Jerusha Conner, a Villanova University professor of education, has written a book looking at the modern student activist and the causes they support, writes Greta Anderson for insidehighered.com.
Conner’s research was inspired by the 2009 activism of low-income high school students in Philadelphia.
In her upcoming book, The New Student Activists: The Rise of Neoactivism on College Campuses, Conner reanalyzed a 2016 survey of self-identified activists at 120 colleges and universities nationwide.
New student activists are reviving tactics of earlier generations. They raised concerns about their institutions, called for change and worked to hold their schools’ leaders accountable.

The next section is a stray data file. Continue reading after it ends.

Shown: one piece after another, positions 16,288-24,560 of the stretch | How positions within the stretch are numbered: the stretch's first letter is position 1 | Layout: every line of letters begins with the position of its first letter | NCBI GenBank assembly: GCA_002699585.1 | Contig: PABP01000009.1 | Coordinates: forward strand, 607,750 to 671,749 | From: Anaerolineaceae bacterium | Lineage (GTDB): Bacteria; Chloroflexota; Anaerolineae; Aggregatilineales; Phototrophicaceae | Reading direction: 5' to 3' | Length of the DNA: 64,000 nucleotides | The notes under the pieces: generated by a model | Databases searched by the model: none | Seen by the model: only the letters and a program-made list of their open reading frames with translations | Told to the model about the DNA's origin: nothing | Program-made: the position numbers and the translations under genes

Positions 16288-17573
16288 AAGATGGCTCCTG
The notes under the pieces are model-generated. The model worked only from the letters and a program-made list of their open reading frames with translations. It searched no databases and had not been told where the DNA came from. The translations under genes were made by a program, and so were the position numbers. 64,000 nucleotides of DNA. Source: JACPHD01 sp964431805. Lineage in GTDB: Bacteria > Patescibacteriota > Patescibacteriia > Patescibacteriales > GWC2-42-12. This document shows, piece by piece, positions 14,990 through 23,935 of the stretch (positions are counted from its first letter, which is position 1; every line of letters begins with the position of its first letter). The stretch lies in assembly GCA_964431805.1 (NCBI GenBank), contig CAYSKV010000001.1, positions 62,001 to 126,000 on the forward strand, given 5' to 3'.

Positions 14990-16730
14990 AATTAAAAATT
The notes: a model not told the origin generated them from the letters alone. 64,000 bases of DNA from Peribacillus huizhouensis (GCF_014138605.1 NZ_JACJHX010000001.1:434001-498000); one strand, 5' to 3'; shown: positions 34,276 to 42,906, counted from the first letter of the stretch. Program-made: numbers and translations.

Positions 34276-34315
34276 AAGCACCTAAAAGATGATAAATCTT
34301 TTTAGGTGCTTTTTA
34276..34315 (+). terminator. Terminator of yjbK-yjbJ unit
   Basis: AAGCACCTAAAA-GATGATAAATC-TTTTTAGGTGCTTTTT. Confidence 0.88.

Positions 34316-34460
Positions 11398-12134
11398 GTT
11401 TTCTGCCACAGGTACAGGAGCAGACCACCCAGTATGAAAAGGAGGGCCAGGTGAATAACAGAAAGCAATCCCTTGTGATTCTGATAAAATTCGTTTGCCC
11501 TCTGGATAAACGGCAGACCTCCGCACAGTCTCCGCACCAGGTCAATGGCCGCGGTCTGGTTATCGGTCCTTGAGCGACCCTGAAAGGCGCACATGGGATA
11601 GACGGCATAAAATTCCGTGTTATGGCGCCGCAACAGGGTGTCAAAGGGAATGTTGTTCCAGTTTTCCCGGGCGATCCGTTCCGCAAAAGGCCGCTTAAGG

In some cases, institutions have chosen to work with them. In other cases, institutions have threatened activists with disciplinary sanctions or simply ignored them.
They found social media to be useful for recruiting new members mobilizing students for action, and providing in-depth information of the issues, but voiced disdain for “hashtag activism.”
“I believe that student activists have an important role to play in calling attention to what they see as wrong, proposing correctives and demanding action and accountability from leaders,” Conner said. “They often speak with a sense of moral urgency that I find moving.”
Read more about the new student activist here.